However, although the on-vehicle radar apparatus disclosed in the aforementioned Japanese Patent Laid-Open No. 8-334557 makes a connection between a transmitter and receiver and a plurality of antenna elements that use a patch antenna or the like by turning on and off a plurality of switches that correspond to each antenna element, there is a problem that a circulator is used for the connection between each of the antenna elements and the transmitter and receiver and the loss amount of the circulator increases, which leads to a deterioration in reception sensitivity.

SUMMARY OF THE INVENTION

The present invention has been made in consideration of the above problem, and an object of this invention is to provide a radar apparatus that can prevent a deterioration in reception sensitivity while broadening the detection range using a plurality of antenna elements.

The first aspect of the present invention is a radar apparatus, comprising:

a plurality of antenna elements each having a first power feeding point and a second power feeding point;

a transmitter;

a receiver;

first antenna switch which selectively connects the first power feeding point of each of the plurality of antenna elements and the transmitter;

second antenna switch which selectively connects the second power feeding point of each of the plurality of antenna elements and the receiver; and

a control portion which controls a connection of the first antenna switch and the second antenna switch;

wherein, at least one of the plurality of antenna elements has a directivity different than another of the plurality of antenna elements.

The second aspect of the present invention is the radar apparatus according to the first aspect of the present invention, wherein the control portion controls the first antenna switch and the second antenna switch so that when the first power feeding point of either one of the antenna elements is connected to the transmitter, the second power feeding point of either one of the antenna elements is connected to the receiver at the same time.

The third aspect of the present invention is the radar apparatus according to the second aspect of the present invention, wherein the control portion controls the first antenna switch and the second antenna switch such that:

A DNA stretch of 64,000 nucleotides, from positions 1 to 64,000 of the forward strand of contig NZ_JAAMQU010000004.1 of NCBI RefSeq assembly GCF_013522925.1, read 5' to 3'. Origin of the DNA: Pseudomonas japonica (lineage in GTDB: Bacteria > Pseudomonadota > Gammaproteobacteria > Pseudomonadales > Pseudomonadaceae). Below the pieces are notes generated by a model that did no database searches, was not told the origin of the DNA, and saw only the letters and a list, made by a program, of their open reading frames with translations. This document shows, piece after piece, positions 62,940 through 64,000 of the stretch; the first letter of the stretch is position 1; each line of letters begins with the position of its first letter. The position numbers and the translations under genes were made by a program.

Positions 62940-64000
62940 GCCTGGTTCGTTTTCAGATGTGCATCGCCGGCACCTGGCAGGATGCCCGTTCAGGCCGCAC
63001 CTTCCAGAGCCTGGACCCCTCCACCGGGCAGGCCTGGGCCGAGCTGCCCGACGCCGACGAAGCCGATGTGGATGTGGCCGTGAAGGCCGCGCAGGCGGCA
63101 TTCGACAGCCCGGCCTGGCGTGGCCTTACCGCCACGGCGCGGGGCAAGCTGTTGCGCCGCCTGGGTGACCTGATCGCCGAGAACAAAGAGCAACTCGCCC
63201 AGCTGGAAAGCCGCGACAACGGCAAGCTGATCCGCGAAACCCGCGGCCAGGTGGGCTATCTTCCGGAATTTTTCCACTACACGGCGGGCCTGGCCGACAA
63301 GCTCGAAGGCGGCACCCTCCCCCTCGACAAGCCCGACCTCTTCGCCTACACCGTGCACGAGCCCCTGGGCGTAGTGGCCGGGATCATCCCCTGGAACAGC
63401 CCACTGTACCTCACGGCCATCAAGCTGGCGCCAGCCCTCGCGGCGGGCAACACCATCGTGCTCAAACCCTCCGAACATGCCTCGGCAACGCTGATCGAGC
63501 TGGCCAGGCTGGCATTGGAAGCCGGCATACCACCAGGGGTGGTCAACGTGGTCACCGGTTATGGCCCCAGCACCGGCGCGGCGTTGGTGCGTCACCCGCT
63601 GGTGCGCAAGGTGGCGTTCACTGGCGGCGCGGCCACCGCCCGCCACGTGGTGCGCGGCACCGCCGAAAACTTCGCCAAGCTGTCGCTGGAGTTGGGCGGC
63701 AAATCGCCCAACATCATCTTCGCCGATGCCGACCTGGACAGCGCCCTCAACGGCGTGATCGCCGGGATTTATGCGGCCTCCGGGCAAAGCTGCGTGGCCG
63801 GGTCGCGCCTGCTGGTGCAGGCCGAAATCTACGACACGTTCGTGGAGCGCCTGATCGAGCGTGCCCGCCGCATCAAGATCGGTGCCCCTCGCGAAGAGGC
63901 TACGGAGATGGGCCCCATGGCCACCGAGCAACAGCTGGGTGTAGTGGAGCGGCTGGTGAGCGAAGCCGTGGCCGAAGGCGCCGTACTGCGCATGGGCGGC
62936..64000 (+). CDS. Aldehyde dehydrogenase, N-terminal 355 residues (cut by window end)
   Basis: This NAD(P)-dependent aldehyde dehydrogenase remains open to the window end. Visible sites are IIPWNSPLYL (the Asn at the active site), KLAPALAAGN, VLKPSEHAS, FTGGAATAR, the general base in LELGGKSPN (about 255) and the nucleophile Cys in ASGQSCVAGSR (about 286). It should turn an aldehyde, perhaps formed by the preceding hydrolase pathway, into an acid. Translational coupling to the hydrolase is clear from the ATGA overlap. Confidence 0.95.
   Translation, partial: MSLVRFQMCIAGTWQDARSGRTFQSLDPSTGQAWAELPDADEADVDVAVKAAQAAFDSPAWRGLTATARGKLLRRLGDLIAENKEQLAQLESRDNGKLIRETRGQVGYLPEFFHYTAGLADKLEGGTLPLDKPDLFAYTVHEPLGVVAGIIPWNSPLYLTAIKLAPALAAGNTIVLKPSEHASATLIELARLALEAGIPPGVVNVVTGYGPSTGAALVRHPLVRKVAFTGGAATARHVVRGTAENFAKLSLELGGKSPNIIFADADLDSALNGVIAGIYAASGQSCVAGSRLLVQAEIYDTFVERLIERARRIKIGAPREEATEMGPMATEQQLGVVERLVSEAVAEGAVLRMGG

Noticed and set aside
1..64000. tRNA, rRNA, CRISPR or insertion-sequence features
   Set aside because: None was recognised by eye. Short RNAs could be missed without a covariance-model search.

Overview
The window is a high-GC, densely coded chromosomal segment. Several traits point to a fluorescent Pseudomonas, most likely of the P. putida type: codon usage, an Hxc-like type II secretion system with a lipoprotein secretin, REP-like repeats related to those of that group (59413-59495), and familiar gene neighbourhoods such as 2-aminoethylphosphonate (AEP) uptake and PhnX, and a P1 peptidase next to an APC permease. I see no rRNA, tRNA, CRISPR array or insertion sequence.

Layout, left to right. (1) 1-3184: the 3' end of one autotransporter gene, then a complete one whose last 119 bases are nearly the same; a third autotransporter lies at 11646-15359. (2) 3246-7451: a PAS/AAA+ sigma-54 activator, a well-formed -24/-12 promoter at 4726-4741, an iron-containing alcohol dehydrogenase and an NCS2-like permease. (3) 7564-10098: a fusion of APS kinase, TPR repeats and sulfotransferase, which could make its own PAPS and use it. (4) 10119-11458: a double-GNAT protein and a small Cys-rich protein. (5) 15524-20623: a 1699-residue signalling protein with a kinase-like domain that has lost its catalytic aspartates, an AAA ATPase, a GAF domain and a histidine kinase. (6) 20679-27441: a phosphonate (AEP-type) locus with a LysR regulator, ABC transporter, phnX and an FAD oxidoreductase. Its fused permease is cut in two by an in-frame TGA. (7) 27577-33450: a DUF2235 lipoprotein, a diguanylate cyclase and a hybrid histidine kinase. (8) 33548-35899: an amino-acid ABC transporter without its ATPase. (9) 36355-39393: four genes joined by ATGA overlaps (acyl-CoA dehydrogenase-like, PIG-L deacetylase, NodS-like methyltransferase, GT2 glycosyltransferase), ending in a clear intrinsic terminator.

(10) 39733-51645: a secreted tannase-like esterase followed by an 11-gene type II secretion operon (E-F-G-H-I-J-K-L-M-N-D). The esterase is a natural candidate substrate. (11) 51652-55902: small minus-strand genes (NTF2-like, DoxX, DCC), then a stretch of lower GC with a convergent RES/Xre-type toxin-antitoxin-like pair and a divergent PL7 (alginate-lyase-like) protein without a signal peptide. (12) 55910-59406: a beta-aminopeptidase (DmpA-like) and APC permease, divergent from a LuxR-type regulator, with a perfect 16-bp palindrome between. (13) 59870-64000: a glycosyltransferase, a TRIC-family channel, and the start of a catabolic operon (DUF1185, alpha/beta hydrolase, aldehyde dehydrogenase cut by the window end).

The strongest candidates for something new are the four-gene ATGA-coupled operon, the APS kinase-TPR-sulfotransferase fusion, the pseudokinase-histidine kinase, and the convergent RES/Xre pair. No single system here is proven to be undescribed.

the first power feeding points of the plurality of antenna elements and the transmitter are sequentially connected;

the second power feeding points of the plurality of antenna elements and the receiver are sequentially connected in a manner that follows the sequential connections of the first power feeding points and the transmitter; and

the antenna element for which the second power feeding point and the receiver are connected is the antenna element for which a connection between the first power feeding point and the transmitter is just after finishing.

The fourth aspect of the present invention is the radar apparatus according to the first aspect of the present invention, wherein the control portion controls the first antenna switch and the second antenna switch so that the second power feeding points of all the antenna element are sequentially connected to the receiver after the first power feeding points of all the antenna elements are sequentially connected to the transmitter.

The fifth aspect of the present invention is the radar apparatus according to the first aspect of the present invention, wherein each of the antenna elements have the same directivity irrespective of whether the antenna elements are fed with power from the first power feeding point or the second power feeding point.

The sixth aspect of the present invention is the radar apparatus according to the first aspect of the present invention, wherein the plurality of antenna elements are each planar antennas that are disposed on the same surface, and are provided with a reflector that is disposed at a predetermined distance from and in parallel with the antenna element surface.

The seventh aspect of the present invention is the radar apparatus according to the first aspect of the present invention, wherein